“Once everyone started protesting, we said that even if we didn’t do physical work, we could still pray. We had four different prayer locations. Instead of protests, we called them ‘praytests,’’’ Fear said. Groups of volunteers, in Mission Trip Birdsboro purple t-shirts, gathered daily at a different public spot in town each time, and held devotional time, “almost like a small church service, reading scripture, offering a testimony for the day, anything – to get outside the four walls of the church.”

Ecumenical encounters

Those ‘praytests’ proved popular with the community and with the volunteers, as did other new practices.

“It’s cool that we learned some new things we want to keep in place, by having to try to do things differently during the pandemic,” Fear said. “We used to do devotional time at night, inside after dinner, but this time we had spiritual time outdoors at the worksites. A member of each volunteer group – we called them Lamplighters – was charged with leading devotionals or doing team-building on site. That got a lot of people involved, and when they came back (to the big tent) for dinner, they could just sit around and be together afterward. Gave people from different churches more downtime, a chance to visit.”

Members representing seven different faith communities participated this year. St. Paul’s, Birdsboro, is one of three UCC congregations which also include, St. John-Hill United Church of Christ, Boyertown, and St. Paul’s Amity United Church of Christ. Also involved were St. Mark’s Lutheran Church, Birdsboro; St. Paul’s Lutheran Church, Douglassville; Threefold Blessing, organized after the closing of the Birdsboro United Methodist Church; Abundant Life Church, Birdsboro; and Birdsboro Church of the Nazarene.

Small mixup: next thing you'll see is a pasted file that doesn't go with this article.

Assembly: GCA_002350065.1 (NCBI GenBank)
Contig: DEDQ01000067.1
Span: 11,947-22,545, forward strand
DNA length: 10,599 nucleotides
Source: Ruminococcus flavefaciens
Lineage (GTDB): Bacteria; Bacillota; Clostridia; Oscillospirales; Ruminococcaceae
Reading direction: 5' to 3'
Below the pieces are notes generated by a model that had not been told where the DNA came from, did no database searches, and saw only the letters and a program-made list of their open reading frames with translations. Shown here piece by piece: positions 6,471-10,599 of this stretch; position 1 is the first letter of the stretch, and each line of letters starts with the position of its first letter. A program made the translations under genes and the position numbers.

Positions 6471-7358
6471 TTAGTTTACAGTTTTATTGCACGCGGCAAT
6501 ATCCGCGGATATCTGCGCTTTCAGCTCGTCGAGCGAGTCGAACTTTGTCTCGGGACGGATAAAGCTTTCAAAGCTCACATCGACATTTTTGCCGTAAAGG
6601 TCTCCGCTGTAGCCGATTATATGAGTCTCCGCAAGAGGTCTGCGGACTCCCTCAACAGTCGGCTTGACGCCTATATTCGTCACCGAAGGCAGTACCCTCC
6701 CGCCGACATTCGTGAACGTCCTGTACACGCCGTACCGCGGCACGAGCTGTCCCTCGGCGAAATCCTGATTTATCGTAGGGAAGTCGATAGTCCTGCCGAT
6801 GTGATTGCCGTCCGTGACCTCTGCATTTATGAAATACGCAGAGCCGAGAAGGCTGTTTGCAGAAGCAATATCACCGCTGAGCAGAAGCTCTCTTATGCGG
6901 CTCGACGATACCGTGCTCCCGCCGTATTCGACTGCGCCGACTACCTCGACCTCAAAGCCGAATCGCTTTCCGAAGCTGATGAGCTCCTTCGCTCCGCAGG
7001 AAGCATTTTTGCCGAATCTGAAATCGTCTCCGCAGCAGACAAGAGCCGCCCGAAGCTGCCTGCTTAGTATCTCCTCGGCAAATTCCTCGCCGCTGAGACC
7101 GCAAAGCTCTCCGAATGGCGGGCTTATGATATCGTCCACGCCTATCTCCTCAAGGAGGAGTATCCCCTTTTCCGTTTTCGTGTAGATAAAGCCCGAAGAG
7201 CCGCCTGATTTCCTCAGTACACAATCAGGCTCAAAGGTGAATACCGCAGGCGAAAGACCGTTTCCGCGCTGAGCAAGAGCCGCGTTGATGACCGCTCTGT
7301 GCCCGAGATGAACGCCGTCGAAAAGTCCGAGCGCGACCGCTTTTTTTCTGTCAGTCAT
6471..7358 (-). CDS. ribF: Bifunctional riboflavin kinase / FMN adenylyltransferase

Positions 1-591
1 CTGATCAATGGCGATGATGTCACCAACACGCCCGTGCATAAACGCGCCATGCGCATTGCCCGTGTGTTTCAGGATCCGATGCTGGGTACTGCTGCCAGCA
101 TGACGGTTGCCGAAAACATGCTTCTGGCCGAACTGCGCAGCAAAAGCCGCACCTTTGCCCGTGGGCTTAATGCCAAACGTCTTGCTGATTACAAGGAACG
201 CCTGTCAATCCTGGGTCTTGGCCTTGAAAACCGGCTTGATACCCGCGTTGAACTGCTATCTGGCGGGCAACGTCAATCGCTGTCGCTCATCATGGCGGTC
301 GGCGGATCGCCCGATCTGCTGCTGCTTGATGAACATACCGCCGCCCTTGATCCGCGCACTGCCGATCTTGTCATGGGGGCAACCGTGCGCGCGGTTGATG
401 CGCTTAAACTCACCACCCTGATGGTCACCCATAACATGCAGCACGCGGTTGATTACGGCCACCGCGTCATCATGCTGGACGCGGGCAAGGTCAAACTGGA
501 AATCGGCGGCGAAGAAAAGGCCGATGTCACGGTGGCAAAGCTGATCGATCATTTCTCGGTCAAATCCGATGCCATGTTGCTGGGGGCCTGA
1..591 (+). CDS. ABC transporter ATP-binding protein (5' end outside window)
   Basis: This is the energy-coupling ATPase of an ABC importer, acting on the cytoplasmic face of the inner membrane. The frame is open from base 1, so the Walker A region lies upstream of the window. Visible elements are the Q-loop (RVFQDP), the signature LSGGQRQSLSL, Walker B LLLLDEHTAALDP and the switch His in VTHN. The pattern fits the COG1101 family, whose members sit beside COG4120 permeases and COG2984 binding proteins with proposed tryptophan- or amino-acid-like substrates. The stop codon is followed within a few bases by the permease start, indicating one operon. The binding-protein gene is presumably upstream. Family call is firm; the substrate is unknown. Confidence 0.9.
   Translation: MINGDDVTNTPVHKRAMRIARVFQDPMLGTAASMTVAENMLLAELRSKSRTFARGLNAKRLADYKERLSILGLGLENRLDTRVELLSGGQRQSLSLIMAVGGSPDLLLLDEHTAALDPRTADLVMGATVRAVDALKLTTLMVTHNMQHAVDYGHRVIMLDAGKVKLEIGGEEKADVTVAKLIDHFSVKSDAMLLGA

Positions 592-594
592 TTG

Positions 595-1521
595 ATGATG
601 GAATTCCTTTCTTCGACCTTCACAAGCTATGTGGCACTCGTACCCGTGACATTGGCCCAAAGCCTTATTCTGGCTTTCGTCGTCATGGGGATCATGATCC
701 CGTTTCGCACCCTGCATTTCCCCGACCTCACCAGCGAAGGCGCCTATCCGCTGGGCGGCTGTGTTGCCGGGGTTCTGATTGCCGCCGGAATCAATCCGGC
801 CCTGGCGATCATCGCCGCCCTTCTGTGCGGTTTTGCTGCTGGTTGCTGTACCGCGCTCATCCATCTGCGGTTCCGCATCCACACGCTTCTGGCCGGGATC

“We need to partner with other churches, out in the community. We believe churches should work together,” Wells said. “We worship the same Jesus; in the whole picture we share beliefs. It’s about being the body of Christ in the world. Shining your light in community ministry, to live a Christ-like life, is what we are about.” 

Salute from a community leader

MTB_Measure.jpeg“The president of Birdsboro Town Council stopped by to thank the mission team for all the hard work and planning that has gone into Birdsboro,” said Natalie Aaron, a member of Abundant Life Church and chair of the photography and promo team. She noted that the councilman also offered financial support, “and told us that he and his family hope to be involved in the future.  In fact, I have heard from several homeowners that they would like to help work on another home next year or provide a monetary donation so that someone else could be helped the following year. I really feel that is what a community looks like.”

MLB is a self-sustaining operation and is well funded, Wells said, by local donors and organizations. Sponsorships are personal invitations, and business sponsor information is shared publicly.

“Mission Trip Birdsboro is only a four-day event, but the love of God is planted all over Birdsboro in those four days. Our town is better because of it,” said Aaron. “I am just so proud of all the participants and the community for allowing us to come.”

“There’s great spiritual growth for those who volunteer," Wells said. "In the end, by participating and helping others, you find you have received a great gift yourself. More depth in your spirituality, and new friendships made among volunteers.”

“Even amongst a pandemic,” Fear said, “you can still show God's love and hope within your community no matter how small the gesture.”

 MTB_Prayfest.jpeg